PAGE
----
A deontological (as opposed to purely consequentialist) approach to resolving ethical conflicts is through the use of ethical principles, which should be familiar to readers (e.g. the Golden Rule). Bioethical principalism was articulated clearly by Beauchamp and Childress in their bioethics textbook.24 They proposed four principles that have since been reduced to three: (i) respect for persons (the recognition of the right of persons to exercise autonomy), (ii) beneficence, including non-maleficence (the minimisation of risk of harm to research subjects and maximisation of benefits), and (iii) justice (the principle that research should not unduly involve subjects from groups that are unlikely to benefit from the results of the research). While helpful, these principles do not always resolve ethical issues any more than the Helsinki Declaration ended the zidovudine controversy. There was no disagreement about the need for informed consent, which all the trials had obtained. The right to exercise autonomy, however, was seen as a specifically Western value of possessive individualism, which did not always apply fully in developing countries with more community-oriented values. But the real question was whether it was ethical to test interventions against a placebo control when an effective intervention was in use elsewhere in the world.8 Many saw this as exploitation of the poor in developing countries, whereas others saw it as vital research addressing locally relevant health issues.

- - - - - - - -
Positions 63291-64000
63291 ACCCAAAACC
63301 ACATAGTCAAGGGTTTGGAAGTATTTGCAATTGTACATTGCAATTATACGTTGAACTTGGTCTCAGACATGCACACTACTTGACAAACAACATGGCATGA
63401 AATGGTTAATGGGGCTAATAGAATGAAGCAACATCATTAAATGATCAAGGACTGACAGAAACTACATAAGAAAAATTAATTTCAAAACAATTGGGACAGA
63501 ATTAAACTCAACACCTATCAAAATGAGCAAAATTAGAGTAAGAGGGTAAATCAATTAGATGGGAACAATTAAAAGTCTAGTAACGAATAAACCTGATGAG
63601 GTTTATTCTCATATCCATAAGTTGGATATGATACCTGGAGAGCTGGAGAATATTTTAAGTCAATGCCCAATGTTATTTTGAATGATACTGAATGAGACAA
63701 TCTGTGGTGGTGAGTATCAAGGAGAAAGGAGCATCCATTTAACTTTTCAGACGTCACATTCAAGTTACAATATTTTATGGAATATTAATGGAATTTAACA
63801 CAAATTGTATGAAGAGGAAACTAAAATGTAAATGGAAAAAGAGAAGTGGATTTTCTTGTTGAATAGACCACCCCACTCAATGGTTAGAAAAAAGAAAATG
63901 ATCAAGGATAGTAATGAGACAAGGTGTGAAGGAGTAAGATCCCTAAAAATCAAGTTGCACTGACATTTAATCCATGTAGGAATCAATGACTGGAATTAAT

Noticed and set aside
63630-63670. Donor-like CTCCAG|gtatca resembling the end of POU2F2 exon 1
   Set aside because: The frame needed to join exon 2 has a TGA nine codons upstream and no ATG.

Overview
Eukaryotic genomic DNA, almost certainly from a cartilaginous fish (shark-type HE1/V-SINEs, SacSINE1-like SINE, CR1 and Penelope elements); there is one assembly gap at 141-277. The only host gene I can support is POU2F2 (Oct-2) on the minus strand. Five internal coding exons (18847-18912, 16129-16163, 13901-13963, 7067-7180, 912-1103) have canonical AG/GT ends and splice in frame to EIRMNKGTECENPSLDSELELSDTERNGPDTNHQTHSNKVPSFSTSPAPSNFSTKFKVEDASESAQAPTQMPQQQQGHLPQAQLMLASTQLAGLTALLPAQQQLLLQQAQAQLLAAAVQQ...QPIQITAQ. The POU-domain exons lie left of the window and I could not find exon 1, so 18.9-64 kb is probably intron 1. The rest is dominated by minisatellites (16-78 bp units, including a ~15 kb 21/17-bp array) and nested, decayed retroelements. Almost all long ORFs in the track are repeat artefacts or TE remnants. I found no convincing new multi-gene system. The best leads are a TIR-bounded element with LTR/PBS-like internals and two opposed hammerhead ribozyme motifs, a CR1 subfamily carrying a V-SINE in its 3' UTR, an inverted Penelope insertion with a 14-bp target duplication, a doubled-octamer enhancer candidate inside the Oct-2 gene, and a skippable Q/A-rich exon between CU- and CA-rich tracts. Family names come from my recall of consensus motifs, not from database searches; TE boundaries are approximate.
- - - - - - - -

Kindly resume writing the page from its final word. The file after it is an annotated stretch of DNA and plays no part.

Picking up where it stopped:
There had also been a change in thinking from a focus on the burdens of participation in research (beneficence) to equitable access to clinical trials (justice). As noted already, the distribution of wealth among the nations of the world is inequitable, but this is also true for research. Commentators noted the injustice of 90% of all medical research being undertaken on diseases that cause 10% of the global burden of disease (10/90 gap). Although research ethical guidelines may not be able to fix this misdistribution, they should not impede researchers and funding agencies from assisting African countries in their efforts to develop affordable and feasible treatments. After all, developing countries deserve research that addresses their health needs. Given the limited resources and research capacity in Africa, it is recommended that all sponsored research in Africa should also increase research capacity through resource sharing, particularly of training resources (around ethics, research conduct and research capacity) in order to reduce the so-called ‘brain drain’ from the developing world. This is the opposite of the CIOMS recommendation that studies not be done in developing countries if they can be done in better-resourced nations, which would only worsen the existing 10/90 gap in research funding.